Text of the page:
Wednesday, July 12, 2017

It’s hard to imagine how the game got here—it's even harder to imagine what happens next, let alone a scenario in which four white pawns and a white king could play to a draw, or even win this game. The Penrose Chess Puzzle: Can you find the solution that results in either a white win or a game draw? The Penrose Chess Puzzle: Yet: scientists at the newly-formed Penrose Institute say it’s not only possible, but that human players see the solution almost instantly, while chess computers consistently fail to find the right move. “We plugged it into Fritz, the standard practice computer for chess players, which did three-quarters of a billion calculations, 20 moves ahead," explained James Tagg Co-Founder and Director of the Penrose Institute, which was founded this week to understand human consciousness through physics. "It says that one-side or the other wins. But," Tagg continued, "the answer that it gives is wrong." Tagg and his co-founder, Mathematical Physicist and professor Sir Roger Penrose—who successfully proved that black holes have a singularity in them—cooked up the puzzle to prove a point: Human brains think differently. (Those who figure out the puzzle can send their answers to Penrose to be entered to win the professor's latest book.) Humans can look at a problem like this strange chess board configuration, said Tagg, and understand it. “What a computer does is brute force calculation, which is different. This is set up, rather exquisitely, to show the difference,” he added. They forced the computer out of its comfort zone by, at least in part, making an unusual choice: the third bishop. “All those bishops can move in lots of different ways, so you get computation explosion. To calculate it out would suck up more than computing power than is available on earth,” claimed Tagg. Tagg told us that there is, in fact, a natural way to get to this board configuration. We're trying to figure it our here, but lacked an extra black bishop. So we tagged one to keep track. We're trying to figure it our here, but lacked an extra black bishop. So we tagged one to keep track. Sir Richard Penrose’s brother is, according to Tagg, a very strong chess player. “He assures me that it’s a position you can get to, but I have not played it through. Question is, is there a rational game that gets you there?” In fact, those who can figure out that second puzzle and get the answer to Penrose, could also receive a free copy of Professor Penrose’s book. Chess computers fail at Penrose’s chess puzzle because they have a database of end-games to choose from. This board is not, Tagg and Penrose believe, in the computer’s playbook. “We’re forcing the chess machine to actually think about the position, as opposed to cheat and just regurgitate a pre-programmed answer, which computers are perfect at,” said Tagg. So far, Tagg and the Penrose Institute haven't heard from an artificial intelligence experts refuting their claims. “I’m quite surprised,” said Tagg. Mashable has contacted several AI experts for comment and will update this post with their response. Aside from the fun of solving this puzzle (Tagg said hundreds already have and claim they have done so in seconds), it poses a deeper question: Are we executing some fiendishly clever algorithm in our brain, that cuts through the chaff? It is just a higher level of computation, one that computers can still aspire to or something unique to brain-matter-based thought? Tagg said Penrose Institute falls into the latter camp. Penrose and Tagg don’t think you can simply call a brain a machine. “It sits in skull, made of gray matter and we don’t understand how it works. Simply calling it a clever computer, this sort of puzzle shows that it clearly is not,” he said. You can send your Chess Puzzle solution to the Penrose Institute here:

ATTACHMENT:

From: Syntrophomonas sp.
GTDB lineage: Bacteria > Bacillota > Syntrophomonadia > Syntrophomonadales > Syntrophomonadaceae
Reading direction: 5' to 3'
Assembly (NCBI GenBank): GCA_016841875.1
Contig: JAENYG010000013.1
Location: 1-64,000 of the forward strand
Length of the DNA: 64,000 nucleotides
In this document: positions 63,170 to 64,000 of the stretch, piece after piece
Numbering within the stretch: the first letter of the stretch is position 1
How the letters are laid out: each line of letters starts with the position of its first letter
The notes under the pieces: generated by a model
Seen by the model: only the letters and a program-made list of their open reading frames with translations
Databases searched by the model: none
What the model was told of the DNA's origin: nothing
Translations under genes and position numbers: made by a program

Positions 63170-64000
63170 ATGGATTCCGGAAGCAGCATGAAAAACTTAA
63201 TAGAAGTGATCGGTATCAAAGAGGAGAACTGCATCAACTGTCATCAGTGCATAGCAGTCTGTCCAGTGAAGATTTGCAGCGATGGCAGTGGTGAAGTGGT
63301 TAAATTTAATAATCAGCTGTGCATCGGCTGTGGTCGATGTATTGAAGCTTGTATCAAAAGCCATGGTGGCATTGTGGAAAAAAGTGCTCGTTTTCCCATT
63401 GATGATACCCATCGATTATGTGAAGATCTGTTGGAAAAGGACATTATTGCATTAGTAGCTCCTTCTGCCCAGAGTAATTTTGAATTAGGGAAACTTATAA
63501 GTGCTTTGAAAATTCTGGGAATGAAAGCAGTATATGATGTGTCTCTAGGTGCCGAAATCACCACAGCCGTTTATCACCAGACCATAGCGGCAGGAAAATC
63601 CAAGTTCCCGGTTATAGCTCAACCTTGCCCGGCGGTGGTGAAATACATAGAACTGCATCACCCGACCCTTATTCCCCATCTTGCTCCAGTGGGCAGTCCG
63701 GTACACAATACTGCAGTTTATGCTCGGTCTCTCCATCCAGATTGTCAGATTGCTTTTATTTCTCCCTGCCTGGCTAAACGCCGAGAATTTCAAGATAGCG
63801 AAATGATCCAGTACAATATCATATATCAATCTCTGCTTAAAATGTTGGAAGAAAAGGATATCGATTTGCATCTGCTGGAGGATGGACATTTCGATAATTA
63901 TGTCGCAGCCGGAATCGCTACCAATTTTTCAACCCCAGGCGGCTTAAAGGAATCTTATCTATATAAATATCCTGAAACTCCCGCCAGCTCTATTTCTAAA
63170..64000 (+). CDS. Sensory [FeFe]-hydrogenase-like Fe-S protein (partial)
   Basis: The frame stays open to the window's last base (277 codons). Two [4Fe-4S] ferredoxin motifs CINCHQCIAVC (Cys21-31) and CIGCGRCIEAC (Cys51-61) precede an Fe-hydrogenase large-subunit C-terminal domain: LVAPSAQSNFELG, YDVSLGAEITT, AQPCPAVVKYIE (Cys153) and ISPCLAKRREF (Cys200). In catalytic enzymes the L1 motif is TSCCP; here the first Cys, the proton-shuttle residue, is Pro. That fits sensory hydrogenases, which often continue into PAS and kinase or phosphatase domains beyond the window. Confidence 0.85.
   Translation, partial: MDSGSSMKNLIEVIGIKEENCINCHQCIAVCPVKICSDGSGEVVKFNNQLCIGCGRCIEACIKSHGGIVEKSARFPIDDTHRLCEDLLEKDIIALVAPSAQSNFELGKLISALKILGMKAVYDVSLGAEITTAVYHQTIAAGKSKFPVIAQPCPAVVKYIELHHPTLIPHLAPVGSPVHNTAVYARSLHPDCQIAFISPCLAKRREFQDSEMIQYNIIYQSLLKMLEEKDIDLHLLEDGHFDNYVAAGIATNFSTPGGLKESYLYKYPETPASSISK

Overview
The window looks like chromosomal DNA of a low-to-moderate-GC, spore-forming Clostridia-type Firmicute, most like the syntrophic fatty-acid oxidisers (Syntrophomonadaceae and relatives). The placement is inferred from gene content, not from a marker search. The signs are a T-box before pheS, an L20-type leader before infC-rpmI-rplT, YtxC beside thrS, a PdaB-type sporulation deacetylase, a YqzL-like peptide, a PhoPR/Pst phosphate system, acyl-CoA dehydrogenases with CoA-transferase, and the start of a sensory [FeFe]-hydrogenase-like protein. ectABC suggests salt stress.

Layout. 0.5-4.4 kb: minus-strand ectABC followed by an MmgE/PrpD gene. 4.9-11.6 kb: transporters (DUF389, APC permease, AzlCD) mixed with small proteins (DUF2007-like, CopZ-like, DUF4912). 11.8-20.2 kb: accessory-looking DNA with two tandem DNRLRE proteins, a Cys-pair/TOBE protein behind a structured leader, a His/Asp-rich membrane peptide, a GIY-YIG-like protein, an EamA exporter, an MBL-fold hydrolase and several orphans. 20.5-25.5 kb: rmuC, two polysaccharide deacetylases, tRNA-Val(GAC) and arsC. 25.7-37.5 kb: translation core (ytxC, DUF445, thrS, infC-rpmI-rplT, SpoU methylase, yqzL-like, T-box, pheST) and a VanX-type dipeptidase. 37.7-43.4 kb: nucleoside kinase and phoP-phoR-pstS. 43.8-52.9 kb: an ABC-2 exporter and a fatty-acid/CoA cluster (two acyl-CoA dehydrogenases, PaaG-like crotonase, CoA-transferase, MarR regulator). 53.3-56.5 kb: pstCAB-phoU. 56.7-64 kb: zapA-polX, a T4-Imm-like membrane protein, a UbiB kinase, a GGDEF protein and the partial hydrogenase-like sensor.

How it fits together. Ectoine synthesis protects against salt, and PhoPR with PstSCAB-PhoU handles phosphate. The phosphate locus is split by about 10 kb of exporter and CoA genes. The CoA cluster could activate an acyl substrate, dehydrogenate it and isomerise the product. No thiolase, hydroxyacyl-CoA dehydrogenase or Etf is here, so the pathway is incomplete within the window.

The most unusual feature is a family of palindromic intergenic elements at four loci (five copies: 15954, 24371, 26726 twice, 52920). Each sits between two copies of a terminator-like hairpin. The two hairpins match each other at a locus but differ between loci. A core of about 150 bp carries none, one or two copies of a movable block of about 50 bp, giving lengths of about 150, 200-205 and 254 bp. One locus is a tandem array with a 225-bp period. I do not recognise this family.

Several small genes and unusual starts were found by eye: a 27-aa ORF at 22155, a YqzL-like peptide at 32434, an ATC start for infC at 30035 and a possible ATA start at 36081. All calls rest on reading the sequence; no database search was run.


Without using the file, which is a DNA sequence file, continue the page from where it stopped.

Monday, July 10, 2017

Israel Finkelstein - drastic weaknesses - note in particular that the reviewers do not focus solely on the newest book, but also cite many refutations of his prior work

Divided Kingdom, United Critics
Two archaeologists independently review Israel Finkelstein's The Forgotten Kingdom in the July/August 2014 issue of BAR
Reviews by William G. Dever and Aaron Burke